Department for Environment, Food and Rural Affairs
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Koi Herpesvirus disease outbreak confirmed

Koi Herpesvirus disease outbreak confirmed

DEPARTMENT FOR ENVIRONMENT, FOOD AND RURAL AFFAIRS News Release (291/08) issued by COI News Distribution Service. 4 September 2008

Movements of fish in and out of Earlswood Lakes, Norton Lane, Earlswood, Solihull, West Midlands have been restricted, following the confirmation of Koi Herpesvirus (KHV) Disease. Movements of fish in and out of the adjacent waters, known as Mereside Pools have also been restricted.

Defra has issued a Designated Area Order prohibiting the movement of fish to and from Earlswood Lakes and Mereside Pools, Solihull, West Midlands.

KHV Disease affects common carp and carp varieties such as Koi. It can result in high rates of fish mortalities.

There are no implications for human health.

It became a legal obligation to notify suspicion of KHV Disease on 6th April 2007. The measures developed in partnership between government and industry to help combat outbreaks were announced on 21st May 2007.

Suspicion of the presence of the disease should be immediately reported to: the Centre for Environment, Fisheries and Aquaculture Science (Cefas) in Weymouth
Tel: 01305-206673/206674
E-mail: fish.health.inspectorate@cefas.co.uk

Notes to Editors

1. The Diseases of Fish (Designated Areas) (England) (No. 7) Order 2008, issued under the 1937 Diseases of Fish Act (as amended), restricts the movement of any live fish, or live eggs of fish, into or out of the designated area without the prior written consent of Defra.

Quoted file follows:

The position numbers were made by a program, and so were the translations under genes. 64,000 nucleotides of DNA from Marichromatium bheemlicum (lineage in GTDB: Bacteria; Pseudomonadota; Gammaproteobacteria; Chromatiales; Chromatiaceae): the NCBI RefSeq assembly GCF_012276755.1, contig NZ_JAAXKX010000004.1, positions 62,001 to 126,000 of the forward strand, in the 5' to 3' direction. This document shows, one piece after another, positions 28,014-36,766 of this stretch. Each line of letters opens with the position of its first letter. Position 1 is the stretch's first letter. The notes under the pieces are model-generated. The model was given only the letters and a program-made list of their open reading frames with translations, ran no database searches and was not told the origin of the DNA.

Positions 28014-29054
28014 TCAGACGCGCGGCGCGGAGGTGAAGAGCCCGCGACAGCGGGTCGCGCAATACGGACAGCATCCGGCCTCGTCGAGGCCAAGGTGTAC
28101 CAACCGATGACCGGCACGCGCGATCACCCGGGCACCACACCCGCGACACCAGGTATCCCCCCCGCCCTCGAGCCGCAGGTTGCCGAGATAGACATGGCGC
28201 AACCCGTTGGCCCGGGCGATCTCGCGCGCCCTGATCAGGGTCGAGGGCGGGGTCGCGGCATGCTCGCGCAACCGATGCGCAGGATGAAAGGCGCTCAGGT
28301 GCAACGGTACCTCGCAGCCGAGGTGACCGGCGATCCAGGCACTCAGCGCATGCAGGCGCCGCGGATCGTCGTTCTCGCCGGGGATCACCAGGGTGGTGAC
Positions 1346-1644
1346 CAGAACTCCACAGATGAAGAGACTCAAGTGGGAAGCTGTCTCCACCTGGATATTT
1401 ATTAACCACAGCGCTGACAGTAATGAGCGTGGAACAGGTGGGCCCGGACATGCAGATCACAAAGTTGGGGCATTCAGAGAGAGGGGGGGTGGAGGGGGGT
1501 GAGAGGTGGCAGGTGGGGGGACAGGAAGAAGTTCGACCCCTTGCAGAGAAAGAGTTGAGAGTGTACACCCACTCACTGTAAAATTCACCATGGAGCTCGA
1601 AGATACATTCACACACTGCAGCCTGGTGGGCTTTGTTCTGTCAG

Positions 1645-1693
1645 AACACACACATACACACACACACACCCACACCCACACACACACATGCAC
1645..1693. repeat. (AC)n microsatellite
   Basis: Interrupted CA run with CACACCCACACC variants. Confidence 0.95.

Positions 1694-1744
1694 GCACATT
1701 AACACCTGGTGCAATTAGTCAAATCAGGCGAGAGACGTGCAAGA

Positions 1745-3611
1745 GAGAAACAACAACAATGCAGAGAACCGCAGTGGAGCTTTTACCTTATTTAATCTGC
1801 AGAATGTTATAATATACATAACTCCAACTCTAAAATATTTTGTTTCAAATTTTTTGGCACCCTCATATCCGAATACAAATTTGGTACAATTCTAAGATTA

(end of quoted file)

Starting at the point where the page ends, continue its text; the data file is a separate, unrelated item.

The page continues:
2. The designated area incorporates Earlswood Lakes (Engine Pool, Windmill Pool and Terry's Pool) and Mereside Pools, Solihull, West Midlands and comprises the waters and the land in the area bounded by a line drawn from the following Ordnance Survey grid references: SP11257450 following the course of the lane known as Valley Road to SP11707400, following the course of the B1402 road to SP11507320, straight to SP10157385 and returning to SP11257450.

3. KHV disease may be suspected if dead or dying fish with other clinical evidence such as bleeding from the gills, white patches on the gills or skin, sunken eyes and hyperactive behaviour are found in fisheries, other inland waters, fish farms, fish dealers, retailers, aquaria and garden ponds. These signs usually appear when water temperatures are between 15 Degrees C and 28 Degrees C.

4. Details of the statutory and voluntary controls in place to help combat outbreaks of KHV Disease may be accessed from the following web site : http://www.efishbusiness.co.uk;

Public enquiries 08459 335577;
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